Tucked away behind the charmless apartment blocks and broad thoroughfares so beloved of Soviet town planners, the
"Of course, it was my time, so I remember it fondly," says Maya Borisovna, a septuagenarian guide, as she explains the artefacts on display. "But now we live better. There are things in the shops. It's completely different," she says.
Or is it? Some would argue you don't have to enter the exhibition to be Back in the BSSR. Streets in the capital are still named after Marx and Engels. A statue of Lenin dominates a city centre square. There's even a bust of Felix Dzerzhinsky, the original Soviet secret policeman. A metro ride costs 20p. People smoke indoors. Almost no one has tattoos. This feels like a place that is at least one revolution behind the rest of us.
And then there is the leader. This summer,
In the west, they call Lukashenko Europe's last dictator, but he doesn't care. Better a confident dictator than a chaotic democrat, is his argument, and he points to the turmoil in neighbouring
In the pantheon of dictators and autocrats, Lukashenko is a middleweight, vain and verbose but not bloodthirsty. He hasn't renamed a month after his mother, as his Turkmen counterpart did, nor built statues or other follies in his own name. And though he has found plum jobs for two of his sons, he insists he is not grooming anyone to succeed him in the way of the Aliyevs of
And yet the man who likes to be called "batka" ("father") is omnipresent. Night after night, his every move leads the country's absurd TV news, whether he is inspecting a tractor, ticking off the cabinet, arriving in
Before last month's world championships of his beloved ice hockey - the biggest sporting event
"It's really hard to say everything I want to because in this country you pay for what you say," says Pinchuk. Her husband, the internationally renowned human rights activist Ales Bialiatski, did just that, jailed in
"It's like a conveyor belt," she says. "People are put in jail, then freed, they criticise the authorities and they are put back in jail again."
Pinchuk says her husband has been ostracised by fellow prisoners out of fear of political contamination. She is concerned about his psychological and physical health in the labour camp at Babruysk penal colony. "People come out of Babruysk with no teeth. It's the lack of vitamins. The food is a joke."
She says she is pinning everything on
One thing that has been certain since Lukashenko came to power is the result of elections. Lukashenko likes to win, and his favourite figure is 80% - not quite Soviet or central Asian levels of approval but enough to draw condemnation from observers inside and outside the country.
"There hasn't been a fair election since the first one [Lukashenko] won in 1994," says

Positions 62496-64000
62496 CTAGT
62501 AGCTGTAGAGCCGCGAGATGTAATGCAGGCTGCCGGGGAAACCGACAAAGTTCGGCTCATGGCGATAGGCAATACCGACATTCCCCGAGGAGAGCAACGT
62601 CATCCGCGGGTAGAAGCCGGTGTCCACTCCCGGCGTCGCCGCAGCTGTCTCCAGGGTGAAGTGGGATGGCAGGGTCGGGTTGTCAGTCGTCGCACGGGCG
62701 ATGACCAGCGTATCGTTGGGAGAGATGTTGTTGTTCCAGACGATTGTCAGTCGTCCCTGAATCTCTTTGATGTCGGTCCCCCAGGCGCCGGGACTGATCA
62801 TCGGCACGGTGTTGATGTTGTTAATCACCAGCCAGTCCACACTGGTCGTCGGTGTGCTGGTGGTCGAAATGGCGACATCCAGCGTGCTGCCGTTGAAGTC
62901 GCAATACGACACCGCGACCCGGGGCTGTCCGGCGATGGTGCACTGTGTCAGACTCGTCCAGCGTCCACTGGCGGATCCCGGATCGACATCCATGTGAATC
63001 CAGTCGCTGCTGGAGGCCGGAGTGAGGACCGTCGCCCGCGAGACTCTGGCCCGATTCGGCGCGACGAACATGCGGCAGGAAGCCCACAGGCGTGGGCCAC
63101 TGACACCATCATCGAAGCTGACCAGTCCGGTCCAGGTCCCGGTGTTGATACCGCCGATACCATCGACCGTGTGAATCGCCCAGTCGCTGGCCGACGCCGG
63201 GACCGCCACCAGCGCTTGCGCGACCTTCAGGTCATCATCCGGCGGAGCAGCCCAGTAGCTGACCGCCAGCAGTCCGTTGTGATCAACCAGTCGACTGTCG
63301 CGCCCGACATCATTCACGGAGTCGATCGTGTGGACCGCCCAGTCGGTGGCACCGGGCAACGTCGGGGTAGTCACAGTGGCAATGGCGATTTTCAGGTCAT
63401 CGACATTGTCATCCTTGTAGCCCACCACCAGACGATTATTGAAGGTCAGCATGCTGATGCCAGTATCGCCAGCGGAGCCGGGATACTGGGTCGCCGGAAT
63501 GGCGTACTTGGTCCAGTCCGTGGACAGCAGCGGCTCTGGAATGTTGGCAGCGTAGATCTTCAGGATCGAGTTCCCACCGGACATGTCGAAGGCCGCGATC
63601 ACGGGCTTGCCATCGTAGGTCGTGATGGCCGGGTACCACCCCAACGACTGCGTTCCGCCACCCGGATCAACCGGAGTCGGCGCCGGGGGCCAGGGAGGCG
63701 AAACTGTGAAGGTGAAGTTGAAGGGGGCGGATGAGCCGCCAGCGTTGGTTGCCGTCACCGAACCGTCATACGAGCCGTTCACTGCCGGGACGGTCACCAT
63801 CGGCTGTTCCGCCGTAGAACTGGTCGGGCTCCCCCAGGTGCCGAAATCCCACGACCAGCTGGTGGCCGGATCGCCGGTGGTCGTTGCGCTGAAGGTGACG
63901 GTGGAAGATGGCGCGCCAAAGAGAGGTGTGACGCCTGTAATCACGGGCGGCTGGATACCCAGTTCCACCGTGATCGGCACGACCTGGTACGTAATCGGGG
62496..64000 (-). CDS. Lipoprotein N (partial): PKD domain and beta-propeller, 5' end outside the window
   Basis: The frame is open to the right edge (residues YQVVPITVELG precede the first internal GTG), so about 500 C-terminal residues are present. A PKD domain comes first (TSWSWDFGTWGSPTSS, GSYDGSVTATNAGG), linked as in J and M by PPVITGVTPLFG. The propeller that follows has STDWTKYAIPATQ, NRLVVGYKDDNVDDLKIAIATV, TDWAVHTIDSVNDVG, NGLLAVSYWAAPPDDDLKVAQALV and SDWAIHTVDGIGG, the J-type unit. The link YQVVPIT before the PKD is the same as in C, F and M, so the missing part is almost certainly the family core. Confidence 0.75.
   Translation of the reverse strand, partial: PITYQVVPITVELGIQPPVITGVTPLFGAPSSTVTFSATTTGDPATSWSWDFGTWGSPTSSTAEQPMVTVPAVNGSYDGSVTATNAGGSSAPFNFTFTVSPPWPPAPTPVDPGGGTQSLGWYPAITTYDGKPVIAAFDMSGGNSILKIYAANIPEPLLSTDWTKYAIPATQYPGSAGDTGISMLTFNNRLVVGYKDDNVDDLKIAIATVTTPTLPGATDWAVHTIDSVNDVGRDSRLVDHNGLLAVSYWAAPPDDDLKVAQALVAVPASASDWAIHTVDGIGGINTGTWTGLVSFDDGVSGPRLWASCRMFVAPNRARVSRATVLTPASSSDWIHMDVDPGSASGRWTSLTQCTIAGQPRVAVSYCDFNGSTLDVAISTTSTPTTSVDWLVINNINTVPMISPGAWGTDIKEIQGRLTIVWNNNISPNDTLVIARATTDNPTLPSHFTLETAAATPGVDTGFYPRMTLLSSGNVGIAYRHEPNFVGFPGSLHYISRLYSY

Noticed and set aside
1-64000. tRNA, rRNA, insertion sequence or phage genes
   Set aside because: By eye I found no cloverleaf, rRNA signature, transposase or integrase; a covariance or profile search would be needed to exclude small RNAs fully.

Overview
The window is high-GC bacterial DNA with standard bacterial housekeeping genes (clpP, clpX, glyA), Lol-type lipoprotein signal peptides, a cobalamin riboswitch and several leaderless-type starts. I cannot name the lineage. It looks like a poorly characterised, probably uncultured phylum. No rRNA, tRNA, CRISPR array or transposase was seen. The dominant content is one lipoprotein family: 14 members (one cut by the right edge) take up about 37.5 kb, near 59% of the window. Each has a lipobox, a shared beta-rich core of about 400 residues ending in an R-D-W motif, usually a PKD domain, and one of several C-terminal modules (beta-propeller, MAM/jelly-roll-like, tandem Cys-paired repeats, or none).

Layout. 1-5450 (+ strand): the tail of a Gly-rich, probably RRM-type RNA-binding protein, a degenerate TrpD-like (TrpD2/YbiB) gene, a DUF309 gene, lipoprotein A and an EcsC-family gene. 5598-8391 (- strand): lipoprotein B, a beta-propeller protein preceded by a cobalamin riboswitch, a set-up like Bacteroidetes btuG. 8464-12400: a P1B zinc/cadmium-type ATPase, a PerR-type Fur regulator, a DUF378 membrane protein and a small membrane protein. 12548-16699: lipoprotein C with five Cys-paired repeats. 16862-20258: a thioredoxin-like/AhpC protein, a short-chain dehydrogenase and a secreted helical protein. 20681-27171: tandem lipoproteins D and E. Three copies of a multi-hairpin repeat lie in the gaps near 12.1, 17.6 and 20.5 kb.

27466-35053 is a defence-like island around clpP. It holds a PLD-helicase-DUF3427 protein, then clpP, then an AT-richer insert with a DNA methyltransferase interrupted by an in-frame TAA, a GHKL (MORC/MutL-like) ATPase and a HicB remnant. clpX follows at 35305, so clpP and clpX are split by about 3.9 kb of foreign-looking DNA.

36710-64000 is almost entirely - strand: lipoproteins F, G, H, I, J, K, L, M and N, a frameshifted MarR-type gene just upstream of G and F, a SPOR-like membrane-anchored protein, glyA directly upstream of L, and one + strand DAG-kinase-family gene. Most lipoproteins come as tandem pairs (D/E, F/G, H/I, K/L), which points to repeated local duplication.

Lukashenko's fourth presidential election should, in theory, have been as straightforward as the others. He is not unpopular - some estimates suggest that perhaps half of all Belarusians broadly approve of him. That figure would have been enough to win, but not enough for Lukashenko.
Sannikov joined tens of thousands of demonstrators who filed up Independence street in
"I don't remember how I was first kicked, but I was on the ground and then I lost consciousness." On the way to hospital, he says, KGB officers pulled him and his wife from a car and beat him again before taking him to a detention centre. "They separated me and Iryna [Khalip, his journalist wife] and said they would take me to hospital - and they took me to KGB prison instead."
Sannikov got five years for "organising mass disorder". With Khalip in detention too, the authorities tried to take the couple's only child from kindergarten and put him in an orphanage. Sannikov was eventually freed, soon after new EU sanctions were announced against Belarusian officials in
Lukashenko argues that under his leadership his people have education, health care and security. He claims that after centuries of subjugation, annihilation and reconstitution, the country has, on his watch, avoided the evils of terrorism, separatism, and that all-encompassing Russian word "banditism".
"Do you think I stay in power just because I revel in it?" he said in a recent interview. "Permit me to be immodest, but I did something for this country. I don't want all of it to come crashing down in an hour."
The crisis in
Yet he has also come to
Lukashenko maintains Russians are Belarusians' best friends, but warned: "No matter who comes to Belarusian land, I will fight. Even if it is Putin."
Taking sides is problematic: too pro-
Roman Yakovlevsky, a Belarusian political analyst with opposition sympathies, says Lukashenko's administration has been scared by recent events in
The economy, meanwhile, slowly flatlines. "
European and American administrations have imposed sanctions on Belarusian companies and individuals, though critics say they have had little impact.
Thousands of young people leave to study abroad every year. More Belarusians apply for Schengen visas (allowing free movement between most EU countries) than any other country per capita.
According to Yauheni Preiherman, eager to make his future as an independent thinktank analyst in
How much longer will "
Elections are due in 2015, but no one expects anything other than the same old ruses. At best, Sannikov hopes they may provide a focus for renewed discontent. "Despite the harassment, people still protest. Since there are no other channels [Lukashenko] leaves for the opposition, there will be mass protests and demonstrations."
It is likely that Lukashenko's fate will be decided by the two big heavyweights he constantly dances between:
In the meantime,
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Lukashenko greets Putin in
Second world war veteran Nikolay Sapanovich and his social worker at his Zhitkovichi home. The war, in which a third of the population of
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